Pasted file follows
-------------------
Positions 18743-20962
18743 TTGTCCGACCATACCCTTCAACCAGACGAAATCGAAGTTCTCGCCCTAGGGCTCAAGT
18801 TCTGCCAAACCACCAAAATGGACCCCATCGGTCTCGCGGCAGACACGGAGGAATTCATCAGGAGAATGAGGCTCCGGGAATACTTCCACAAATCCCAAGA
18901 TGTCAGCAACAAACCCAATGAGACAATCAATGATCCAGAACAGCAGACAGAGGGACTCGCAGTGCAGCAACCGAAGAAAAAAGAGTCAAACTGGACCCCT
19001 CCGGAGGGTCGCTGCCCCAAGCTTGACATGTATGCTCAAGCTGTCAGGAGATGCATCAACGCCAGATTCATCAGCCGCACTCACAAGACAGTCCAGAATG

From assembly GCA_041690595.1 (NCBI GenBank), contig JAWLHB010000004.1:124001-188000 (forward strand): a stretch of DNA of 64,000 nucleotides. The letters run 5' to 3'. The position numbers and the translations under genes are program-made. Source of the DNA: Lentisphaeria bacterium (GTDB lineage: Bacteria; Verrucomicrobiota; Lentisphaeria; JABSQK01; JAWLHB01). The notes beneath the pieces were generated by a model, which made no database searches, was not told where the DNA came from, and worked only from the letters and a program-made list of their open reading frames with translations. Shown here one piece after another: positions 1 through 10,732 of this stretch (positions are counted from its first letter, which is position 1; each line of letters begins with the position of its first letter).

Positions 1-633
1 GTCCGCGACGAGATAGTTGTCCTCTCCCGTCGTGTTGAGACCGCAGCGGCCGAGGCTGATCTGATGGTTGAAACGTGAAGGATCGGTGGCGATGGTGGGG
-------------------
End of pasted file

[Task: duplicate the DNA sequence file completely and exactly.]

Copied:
Positions 18743-20962
18743 TTGTCCGACCATACCCTTCAACCAGACGAAATCGAAGTTCTCGCCCTAGGGCTCAAGT
18801 TCTGCCAAACCACCAAAATGGACCCCATCGGTCTCGCGGCAGACACGGAGGAATTCATCAGGAGAATGAGGCTCCGGGAATACTTCCACAAATCCCAAGA
18901 TGTCAGCAACAAACCCAATGAGACAATCAATGATCCAGAACAGCAGACAGAGGGACTCGCAGTGCAGCAACCGAAGAAAAAAGAGTCAAACTGGACCCCT
19001 CCGGAGGGTCGCTGCCCCAAGCTTGACATGTATGCTCAAGCTGTCAGGAGATGCATCAACGCCAGATTCATCAGCCGCACTCACAAGACAGTCCAGAATG

From assembly GCA_041690595.1 (NCBI GenBank), contig JAWLHB010000004.1:124001-188000 (forward strand): a stretch of DNA of 64,000 nucleotides. The letters run 5' to 3'. The position numbers and the translations under genes are program-made. Source of the DNA: Lentisphaeria bacterium (GTDB lineage: Bacteria; Verrucomicrobiota; Lentisphaeria; JABSQK01; JAWLHB01). The notes beneath the pieces were generated by a model, which made no database searches, was not told where the DNA came from, and worked only from the letters and a program-made list of their open reading frames with translations. Shown here one piece after another: positions 1 through 10,732 of this stretch (positions are counted from its first letter, which is position 1; each line of letters begins with the position of its first letter).

Positions 1-633
1 GTCCGCGACGAGATAGTTGTCCTCTCCCGTCGTGTTGAGACCGCAGCGGCCGAGGCTGATCTGATGGTTGAAACGTGAAGGATCGGTGGCGATGGTGGGG